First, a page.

When my professor told me I wasn’t participating in discussions enough to earn an A in his literature course that semester, I had an idea. Confessing that my heart stopped beating if I so much as thought about speaking up in class, I told him that if he would just call on me and save me from having to initiate speaking up, I’d know the answer. And if he could please call on me toward the beginning of class so as to get it over with, I’d appreciate it.
So you can imagine why 1 Peter 3:3-4 has long been a comfortable passage for me when I’m studying about femininity:
“Your beauty should not come from outward adornment, such as elaborate hairstyles and the wearing of gold jewelry or fine clothes. Rather, it should be that of your inner self, the unfading beauty of a gentle and quiet spirit, which is of great worth in God’s sight.”
All throughout college and even into marriage, I imagined I had a naturally “gentle and quiet” spirit and didn’t have to work at it. I could check that box and move on. Oh how I was wrong.
What if there’s more to quiet?
The next semester, before my college speech class would begin at exactly 1:30 p.m. on Mondays and Wednesdays, classmates around me would be chatting, flirting, and laughing. Meanwhile, I would be leaning over my three-ring binder, a curtain of curly hair on each side of my face as I studied my notes or wrote more. Did I need to study my notes? Not necessarily. I just didn’t feel like talking.
To be honest, I don’t feel like talking twenty-seven-plus times a day.
Recently, though, I studied femininity without my checking-the-box mentality. This time, I paid more attention to 1 Peter 3:3-4, and with the help of a concordance discovered the true meaning behind the phrase “gentle and quiet spirit.” It turns out I’ve had it wrong all along.
The original Greek word ἡσύχιος, α, ον means “still” or “steady (settled) due to a divinely inspired inner calmness.”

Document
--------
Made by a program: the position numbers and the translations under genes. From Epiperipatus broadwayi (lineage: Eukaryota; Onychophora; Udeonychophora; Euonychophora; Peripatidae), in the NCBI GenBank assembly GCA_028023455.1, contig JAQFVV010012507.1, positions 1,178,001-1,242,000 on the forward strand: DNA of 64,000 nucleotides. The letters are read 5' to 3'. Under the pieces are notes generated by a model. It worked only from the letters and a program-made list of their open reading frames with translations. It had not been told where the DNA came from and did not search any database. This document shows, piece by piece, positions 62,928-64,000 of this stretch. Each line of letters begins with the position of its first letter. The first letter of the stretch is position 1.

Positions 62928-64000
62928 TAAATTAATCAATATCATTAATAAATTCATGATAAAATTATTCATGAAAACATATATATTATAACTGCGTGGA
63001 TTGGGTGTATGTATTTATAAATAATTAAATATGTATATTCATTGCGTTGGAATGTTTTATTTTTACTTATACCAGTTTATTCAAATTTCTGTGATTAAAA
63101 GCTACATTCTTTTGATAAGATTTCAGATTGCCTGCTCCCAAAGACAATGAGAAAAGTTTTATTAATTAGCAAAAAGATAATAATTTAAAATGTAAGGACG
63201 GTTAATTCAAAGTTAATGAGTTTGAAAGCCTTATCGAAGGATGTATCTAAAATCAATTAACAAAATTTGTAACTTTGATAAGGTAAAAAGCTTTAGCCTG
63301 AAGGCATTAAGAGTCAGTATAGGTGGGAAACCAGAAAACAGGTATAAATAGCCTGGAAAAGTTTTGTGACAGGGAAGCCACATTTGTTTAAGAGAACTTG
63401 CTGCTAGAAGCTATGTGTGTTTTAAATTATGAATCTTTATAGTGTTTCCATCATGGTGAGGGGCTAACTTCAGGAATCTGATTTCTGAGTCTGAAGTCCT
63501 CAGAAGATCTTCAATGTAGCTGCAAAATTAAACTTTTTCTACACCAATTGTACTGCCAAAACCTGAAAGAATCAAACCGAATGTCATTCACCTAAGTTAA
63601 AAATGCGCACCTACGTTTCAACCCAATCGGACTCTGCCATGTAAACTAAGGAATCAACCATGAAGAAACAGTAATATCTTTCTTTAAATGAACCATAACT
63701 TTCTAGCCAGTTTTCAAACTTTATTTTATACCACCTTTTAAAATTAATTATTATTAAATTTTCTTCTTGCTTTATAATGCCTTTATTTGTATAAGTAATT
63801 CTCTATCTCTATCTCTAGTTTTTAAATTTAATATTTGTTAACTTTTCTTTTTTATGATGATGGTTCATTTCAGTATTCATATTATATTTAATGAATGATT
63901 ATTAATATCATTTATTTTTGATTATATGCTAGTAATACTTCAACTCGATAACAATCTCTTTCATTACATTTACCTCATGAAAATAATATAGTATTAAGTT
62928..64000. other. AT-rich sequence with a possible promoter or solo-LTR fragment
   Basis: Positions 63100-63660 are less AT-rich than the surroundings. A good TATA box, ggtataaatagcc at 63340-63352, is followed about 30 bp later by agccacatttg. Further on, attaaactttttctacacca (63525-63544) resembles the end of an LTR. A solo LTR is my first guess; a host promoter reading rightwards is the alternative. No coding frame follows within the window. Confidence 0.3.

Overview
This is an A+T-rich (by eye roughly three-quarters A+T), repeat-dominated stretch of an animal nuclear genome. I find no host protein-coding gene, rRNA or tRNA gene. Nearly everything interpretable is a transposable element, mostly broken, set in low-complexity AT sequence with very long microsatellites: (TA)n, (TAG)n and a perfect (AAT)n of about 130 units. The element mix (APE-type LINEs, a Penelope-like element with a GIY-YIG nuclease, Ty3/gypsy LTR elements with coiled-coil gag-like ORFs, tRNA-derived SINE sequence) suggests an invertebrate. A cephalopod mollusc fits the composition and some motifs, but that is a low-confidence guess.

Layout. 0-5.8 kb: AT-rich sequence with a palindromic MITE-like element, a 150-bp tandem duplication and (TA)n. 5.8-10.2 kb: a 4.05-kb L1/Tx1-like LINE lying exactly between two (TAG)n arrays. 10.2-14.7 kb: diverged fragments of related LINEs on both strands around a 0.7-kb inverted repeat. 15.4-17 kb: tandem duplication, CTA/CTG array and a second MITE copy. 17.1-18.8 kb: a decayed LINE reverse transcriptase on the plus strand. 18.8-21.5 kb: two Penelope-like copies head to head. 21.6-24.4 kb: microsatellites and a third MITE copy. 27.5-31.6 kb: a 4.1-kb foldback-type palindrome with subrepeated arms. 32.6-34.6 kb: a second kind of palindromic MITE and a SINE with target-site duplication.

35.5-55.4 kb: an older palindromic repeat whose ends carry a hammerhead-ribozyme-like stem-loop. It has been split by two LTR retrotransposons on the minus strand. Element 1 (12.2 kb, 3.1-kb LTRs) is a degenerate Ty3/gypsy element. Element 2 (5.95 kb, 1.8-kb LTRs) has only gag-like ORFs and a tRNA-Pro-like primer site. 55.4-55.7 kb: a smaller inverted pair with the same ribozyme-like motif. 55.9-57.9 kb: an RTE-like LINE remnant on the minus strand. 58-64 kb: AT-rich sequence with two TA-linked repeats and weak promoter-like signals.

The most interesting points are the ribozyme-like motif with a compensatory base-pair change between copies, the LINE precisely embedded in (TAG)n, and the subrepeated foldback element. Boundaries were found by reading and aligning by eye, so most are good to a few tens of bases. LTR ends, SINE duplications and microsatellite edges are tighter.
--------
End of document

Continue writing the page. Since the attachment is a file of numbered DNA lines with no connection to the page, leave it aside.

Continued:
So Peter isn’t so much exhorting me to indulge my natural tendency to shut my mouth; he’s referring to the need to shut down my worry, fear, and scattered thoughts. I am to exchange the frazzle in my soul for an inner calmness.
In that area, I am not so skilled.
From Quiet to Calm
My junior year of college, I joined a girl’s small group in which we all shared prayer requests each Wednesday afternoon. All of us. Aloud. We’d go around the circle, and I’d nearly faint from anticipation before I could blurt out my bit and look to the next girl imploringly. After several weeks, though, speaking up became easier.
Then, about once a month or so, I’d attend an evening Bible study where fifty or so of us would gather to hear a message before we’d break into small groups to pray together. All of us in turn. Aloud. Interestingly, I found praying aloud infinitely easier. As if remembering Jesus was with me, my ultimate audience, calmed me more than speaking up in front of a group of people. Imagine.
Even more than during those college years, though, marriage has by far challenged my quiet personality the most. Because now another person living in the same space I do needs me to communicate whether the dishwasher is clean or not, what I have planned for Saturday, and, y’know, also what’s on my heart. I am blessed to be married to a patient man who recognizes the shutters coming down on the windows to my soul and repeats the question “what are you really thinking?” as many times as it takes for me to speak up.
As a result, I’ve learned more about speaking up in a year of marriage than I did in all those varied experiences stretched across eight semesters. But when he asks me what I’m thinking, all too often the answer is not “gentle and quiet” thoughts.
Instead, I’m worrying about different stressors: the car in the shop, the clutter on the counter, the hurting family member, the state of the country, the laundry, and my friend’s cryptic Facebook post about her hard day. Even more often than twenty-seven times a day, I forget the “gentle and quiet spirit” I could have in Christ’s strength for worry and toil and needless concerns that don’t deserve brainspace–or, at least, not the amount of anxiety I’m allotting to them.
Years ago in that literature course, my idea may have earned me that A, but I didn’t learn how to break out of my silent comfort zone. I didn’t even know I needed to at the time.
Today is different. I now realize how wrong I used to be about the meaning of “gentle and quiet.” I know I still have a lot of growing to do in this area. Maybe you want to join me?
What might happen, ladies, if instead of assuming that “gentle and quiet” is a restrictive term or that it suits some personalities and not others, we focused less on the quietness of our mouths and more on the peace in our hearts?
If we choose to speak up, speaking peace to our own souls, speaking words of life to others, who would we then open our mouth and speak up for?
Photography: JenniMarie Photography